Hannah's words also included "gristle," "sequin," "babushka," "hyperbole," "gesundheit" and her hardest word, "precocious," which she spelled correctly.

Zander, 11, said the toughest word was obviously the one he misspelled—"gravitas," which is a noun meaning high seriousness. Zander had never heard of the word before.

"This was my first time competing in the regional bee," Zander said. "We don't have a district bee in Aitkin, we just have our elementary school bee ... Last year, I won my classroom bee but I was in Kansas so I couldn't compete."

Zander was nervous but also excited during the competition. He paused often before spelling a word and said he didn't have any strategies during the oral bee. His words included "embargo," "bower," "samurai," "mystique," "alchemy" and "glockenspiel."

"I just kind of thought for awhile and thought about how the word was spelled," Zander said. "A lot of times when I asked questions it was to give me time to think. I knew all the words, I wouldn't say I was confident but I knew I could do it. Spelling has relatively always come easy to me."

One word Zander may have to study more is his mother's last name. Zander's mother is Jennifer Hirschey and the 11-year-old said with a laugh "I always forget about the 's' in her last name."

How the students fared:

• Round 1: Eighth-grader Carter Lampert of Royalton was eliminated.

• Round 2: Eighth-grader Kiana Jarvelin of Menahga; fifth-grader Davin Willis of Pierz; and fifth-grader Allee Roberts of Sebeka were eliminated.

• Round 3: Eighth-graders Ashley Hagen and Sylvia Erwin of Little Falls; fifth-grader Cade Gravdahl of Pequot Lakes; eighth-grader Anne Lindholm of Pequot Lakes, sixth-grader Hunter Woidyla of Pillager; eighth-grader Lauren Miller of Swanville; fifth-grader Gavin Winzenburg of Pierz; and seventh-grader Michael Uselman of Verndale were eliminated.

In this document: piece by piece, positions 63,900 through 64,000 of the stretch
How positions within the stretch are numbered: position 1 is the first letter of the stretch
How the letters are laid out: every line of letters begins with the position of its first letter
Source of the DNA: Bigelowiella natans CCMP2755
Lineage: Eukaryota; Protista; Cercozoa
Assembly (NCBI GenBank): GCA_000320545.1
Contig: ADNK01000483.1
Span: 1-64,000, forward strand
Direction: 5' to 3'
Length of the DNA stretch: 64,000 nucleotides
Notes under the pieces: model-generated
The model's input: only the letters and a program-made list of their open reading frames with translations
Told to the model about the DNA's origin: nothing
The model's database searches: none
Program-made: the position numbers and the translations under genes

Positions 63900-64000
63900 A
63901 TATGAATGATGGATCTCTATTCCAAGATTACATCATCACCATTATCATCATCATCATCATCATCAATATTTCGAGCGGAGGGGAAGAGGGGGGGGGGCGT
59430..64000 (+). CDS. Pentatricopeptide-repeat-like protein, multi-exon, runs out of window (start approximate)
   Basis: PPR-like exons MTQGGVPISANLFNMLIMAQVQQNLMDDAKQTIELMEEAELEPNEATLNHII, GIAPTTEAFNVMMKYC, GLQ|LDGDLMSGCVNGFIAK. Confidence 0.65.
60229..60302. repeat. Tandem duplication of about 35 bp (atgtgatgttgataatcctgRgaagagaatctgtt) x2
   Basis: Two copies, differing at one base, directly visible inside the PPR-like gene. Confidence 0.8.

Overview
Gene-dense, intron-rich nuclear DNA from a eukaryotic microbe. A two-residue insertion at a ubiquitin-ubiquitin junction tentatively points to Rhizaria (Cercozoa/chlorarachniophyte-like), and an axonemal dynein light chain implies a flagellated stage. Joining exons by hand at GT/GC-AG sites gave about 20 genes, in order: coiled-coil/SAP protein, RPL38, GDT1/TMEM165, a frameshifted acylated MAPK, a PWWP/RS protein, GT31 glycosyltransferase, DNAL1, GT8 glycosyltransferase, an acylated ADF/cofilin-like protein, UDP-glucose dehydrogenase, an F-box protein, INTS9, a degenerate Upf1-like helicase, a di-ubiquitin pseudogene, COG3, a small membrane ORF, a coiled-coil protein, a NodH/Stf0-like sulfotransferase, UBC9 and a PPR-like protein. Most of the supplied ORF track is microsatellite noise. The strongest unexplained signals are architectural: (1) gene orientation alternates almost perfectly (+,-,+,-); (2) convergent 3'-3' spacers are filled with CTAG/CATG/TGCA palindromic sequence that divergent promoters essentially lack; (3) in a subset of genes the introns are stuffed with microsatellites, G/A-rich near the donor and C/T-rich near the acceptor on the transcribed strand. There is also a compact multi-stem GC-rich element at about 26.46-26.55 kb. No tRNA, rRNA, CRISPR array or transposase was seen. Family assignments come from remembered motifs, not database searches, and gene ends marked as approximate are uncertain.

• Round 4: Seventh-grader Jasmine Collins of Aitkin; fifth-grader Miette Hansel of Bertha-Hewitt; eighth-grader Valerie Lindner of Brainerd; seventh-grader Janna Middendorf of Little Falls; seventh-grader Brayden Rudrud of Pillager; eighth-grader Emily Holtti of Pine River-Backus; eighth-grader Andrew Aleckson of Upsala; and sixth-grader Jordin Ourkerk of Wadena Deer Creek were eliminated.

• Round 5: Eighth-graders Edith Chamberlain and Henry Hopkins of Brainerd; eighth-grader Keegan Harvey of Staples-Motley; and sixth-grader Estella Bock of Staples-Motley were eliminated.

• Round 6: Eighth-grader Parker Schott of Crosslake Community School and sixth-grader Guy Clemons-Virning of Pierz.

• Round 7: Seventh-graders Lily Kopek, Derek Grady and eighth-grader Julia Rademacher, all of Brainerd were eliminated.

The purpose of the spelling bees is to celebrate academic achievement and inspire children to show off their skills, the spelling bee program stated. Participants gain valuable experience in problem-solving and public speaking.

The program included regional spelling bee champions dating back to 2001. During that time, 12 students attended the Brainerd School District, two attended Staples-Motley School District and a student each in Royalton, Little Falls, Long Prairie, Detroit Lakes and Remer schools.

The 2003 regional spelling bee winner was Corey Hermanson, who graduated from Brainerd High School in 2007. The program stated he recently started a new job as a business data analyst at a credit company and will focus on building out the business intelligence and data visualization infrastructure.

For more photos of the Regional Spelling Bee, go to https://bit.ly/2SNE6UM.